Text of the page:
Challenges with Today’s Approach
The current void relates to generally accepted methods of measuring or predicting outcomes for individuals with autism receiving ABA treatment and standards for determining treatment dosages.
ABA is a data-driven treatment approach. Therapists can deliver up to 40 hours of individual treatment per week to reinforce developmentally appropriate behaviors and reduce inappropriate ones that interfere with learning. Throughout, they also collect detailed data to help refine teaching techniques and optimize patient progress. Multiple studies7 show that early intensive behavioral intervention (EIBI) can effectively improve developmental outcomes in young children with autism. Children who received EIBI saw significant improvements in IQ, language and adaptive behavior compared to those who received standard community care or alternative interventions. ABA also has proven effective in teaching a variety of life skills and reducing challenging behaviors in older children and adults with autism.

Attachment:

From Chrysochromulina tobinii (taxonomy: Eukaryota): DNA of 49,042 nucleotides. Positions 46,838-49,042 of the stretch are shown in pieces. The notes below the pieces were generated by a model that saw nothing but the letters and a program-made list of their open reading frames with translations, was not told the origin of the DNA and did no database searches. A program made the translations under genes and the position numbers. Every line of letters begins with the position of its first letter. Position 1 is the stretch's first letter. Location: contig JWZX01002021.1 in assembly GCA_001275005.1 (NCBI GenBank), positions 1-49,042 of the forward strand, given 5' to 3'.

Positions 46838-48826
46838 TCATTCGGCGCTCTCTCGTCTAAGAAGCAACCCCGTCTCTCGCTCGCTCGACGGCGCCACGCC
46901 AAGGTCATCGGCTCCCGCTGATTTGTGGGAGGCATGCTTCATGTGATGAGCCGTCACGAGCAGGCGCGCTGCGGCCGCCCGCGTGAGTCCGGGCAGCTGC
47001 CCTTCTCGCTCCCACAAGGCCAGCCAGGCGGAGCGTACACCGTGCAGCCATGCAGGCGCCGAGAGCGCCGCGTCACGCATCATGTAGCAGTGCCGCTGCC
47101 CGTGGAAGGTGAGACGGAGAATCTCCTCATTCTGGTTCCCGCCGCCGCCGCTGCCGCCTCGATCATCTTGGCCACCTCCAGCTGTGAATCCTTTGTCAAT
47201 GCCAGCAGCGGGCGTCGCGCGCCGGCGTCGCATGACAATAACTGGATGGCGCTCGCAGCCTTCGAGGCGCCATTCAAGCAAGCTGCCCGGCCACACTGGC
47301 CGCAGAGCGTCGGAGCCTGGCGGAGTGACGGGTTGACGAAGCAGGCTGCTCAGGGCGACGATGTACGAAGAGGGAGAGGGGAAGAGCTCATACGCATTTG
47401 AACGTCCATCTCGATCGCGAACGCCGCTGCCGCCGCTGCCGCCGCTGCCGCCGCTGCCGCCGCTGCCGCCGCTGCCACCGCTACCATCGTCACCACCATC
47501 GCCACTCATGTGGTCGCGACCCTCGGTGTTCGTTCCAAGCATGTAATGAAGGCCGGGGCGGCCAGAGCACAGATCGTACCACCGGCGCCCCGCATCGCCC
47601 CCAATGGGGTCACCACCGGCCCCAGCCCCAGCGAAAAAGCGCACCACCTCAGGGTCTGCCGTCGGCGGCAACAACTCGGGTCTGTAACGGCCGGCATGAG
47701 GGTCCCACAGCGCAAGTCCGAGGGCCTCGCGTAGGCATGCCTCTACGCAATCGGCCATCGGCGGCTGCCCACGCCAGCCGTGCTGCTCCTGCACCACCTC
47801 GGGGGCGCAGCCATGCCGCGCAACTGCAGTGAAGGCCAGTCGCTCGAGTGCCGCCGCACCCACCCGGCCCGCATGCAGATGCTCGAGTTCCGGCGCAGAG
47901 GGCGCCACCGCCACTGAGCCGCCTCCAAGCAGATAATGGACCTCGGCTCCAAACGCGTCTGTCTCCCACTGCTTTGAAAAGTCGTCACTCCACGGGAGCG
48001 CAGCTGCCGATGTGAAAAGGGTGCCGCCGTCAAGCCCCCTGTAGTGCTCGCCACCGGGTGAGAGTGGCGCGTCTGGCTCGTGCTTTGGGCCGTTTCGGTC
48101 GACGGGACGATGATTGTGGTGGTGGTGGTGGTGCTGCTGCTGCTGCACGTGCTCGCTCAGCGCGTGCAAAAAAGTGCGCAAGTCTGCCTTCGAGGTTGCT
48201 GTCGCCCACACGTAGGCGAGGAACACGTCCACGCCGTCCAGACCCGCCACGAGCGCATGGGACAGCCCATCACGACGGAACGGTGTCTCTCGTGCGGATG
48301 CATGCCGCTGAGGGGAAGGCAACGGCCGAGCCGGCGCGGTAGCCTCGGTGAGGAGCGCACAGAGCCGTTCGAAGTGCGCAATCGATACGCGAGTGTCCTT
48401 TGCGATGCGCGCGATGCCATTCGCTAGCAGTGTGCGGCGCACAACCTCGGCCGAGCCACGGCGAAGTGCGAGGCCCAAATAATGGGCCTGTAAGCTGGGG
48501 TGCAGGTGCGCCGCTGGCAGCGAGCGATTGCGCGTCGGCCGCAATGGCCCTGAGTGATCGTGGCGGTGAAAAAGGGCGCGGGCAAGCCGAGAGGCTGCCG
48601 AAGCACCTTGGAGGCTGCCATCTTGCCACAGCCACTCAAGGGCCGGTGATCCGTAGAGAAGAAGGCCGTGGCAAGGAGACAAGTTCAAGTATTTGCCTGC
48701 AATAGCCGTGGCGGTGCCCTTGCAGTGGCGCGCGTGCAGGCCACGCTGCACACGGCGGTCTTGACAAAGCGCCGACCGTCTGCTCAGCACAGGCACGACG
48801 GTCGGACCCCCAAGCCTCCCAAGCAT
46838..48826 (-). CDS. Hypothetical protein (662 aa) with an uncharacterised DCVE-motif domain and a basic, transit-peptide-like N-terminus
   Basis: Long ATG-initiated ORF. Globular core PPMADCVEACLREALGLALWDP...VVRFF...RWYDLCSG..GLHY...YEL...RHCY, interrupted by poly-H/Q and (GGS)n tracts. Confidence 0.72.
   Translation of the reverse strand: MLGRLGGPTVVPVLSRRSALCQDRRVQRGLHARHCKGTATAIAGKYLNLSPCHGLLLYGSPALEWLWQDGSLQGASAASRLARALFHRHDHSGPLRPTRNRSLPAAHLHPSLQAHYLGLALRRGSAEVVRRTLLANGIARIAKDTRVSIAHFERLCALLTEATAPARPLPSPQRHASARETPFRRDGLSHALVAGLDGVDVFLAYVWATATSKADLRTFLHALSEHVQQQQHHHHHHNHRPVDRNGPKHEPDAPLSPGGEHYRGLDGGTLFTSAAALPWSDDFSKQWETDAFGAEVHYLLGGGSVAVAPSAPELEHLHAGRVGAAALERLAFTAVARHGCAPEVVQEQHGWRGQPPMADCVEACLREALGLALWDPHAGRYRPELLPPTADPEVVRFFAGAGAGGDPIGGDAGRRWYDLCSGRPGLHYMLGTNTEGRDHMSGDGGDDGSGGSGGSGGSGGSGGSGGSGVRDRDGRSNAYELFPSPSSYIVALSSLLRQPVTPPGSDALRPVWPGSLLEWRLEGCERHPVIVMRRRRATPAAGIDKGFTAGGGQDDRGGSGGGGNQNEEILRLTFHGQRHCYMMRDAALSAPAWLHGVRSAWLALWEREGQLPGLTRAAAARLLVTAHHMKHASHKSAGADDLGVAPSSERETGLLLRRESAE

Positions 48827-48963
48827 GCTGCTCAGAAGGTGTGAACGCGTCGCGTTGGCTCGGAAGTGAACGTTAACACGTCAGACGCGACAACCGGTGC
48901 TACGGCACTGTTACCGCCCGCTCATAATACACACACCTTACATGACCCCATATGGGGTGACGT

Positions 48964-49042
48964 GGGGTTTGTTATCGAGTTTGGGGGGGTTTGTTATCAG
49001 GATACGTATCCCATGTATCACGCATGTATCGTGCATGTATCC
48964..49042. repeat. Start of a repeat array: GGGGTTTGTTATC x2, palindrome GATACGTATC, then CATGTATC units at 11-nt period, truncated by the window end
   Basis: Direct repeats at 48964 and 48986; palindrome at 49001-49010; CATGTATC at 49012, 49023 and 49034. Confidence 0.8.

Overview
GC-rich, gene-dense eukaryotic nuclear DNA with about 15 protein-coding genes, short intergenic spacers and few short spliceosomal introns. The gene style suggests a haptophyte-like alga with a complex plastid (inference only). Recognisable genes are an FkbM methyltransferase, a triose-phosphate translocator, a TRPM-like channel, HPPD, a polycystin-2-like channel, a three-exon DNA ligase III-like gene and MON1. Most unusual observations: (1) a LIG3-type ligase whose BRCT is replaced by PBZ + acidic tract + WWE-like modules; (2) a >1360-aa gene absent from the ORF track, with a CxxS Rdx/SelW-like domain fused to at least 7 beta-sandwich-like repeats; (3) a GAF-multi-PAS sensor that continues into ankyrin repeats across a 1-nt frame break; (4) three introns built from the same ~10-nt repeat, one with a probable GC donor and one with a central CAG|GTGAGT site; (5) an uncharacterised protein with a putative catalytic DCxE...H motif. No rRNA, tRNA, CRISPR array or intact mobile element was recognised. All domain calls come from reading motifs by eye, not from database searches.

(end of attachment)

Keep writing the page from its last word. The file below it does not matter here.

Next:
Determining the right dosage and predicting outcomes is key to ensuring patients receive appropriate care to meet individual needs and circumstances. Today, providers prescribe dosages of ABA utilizing “clinical judgement” – often with little to no training on this topic during graduate school – to recommend a specific number of treatment hours per week. Payors can approve, deny or negotiate the dosage recommendation. Larger health plans often employ ABA clinicians to review and even challenge the recommendations from their network providers.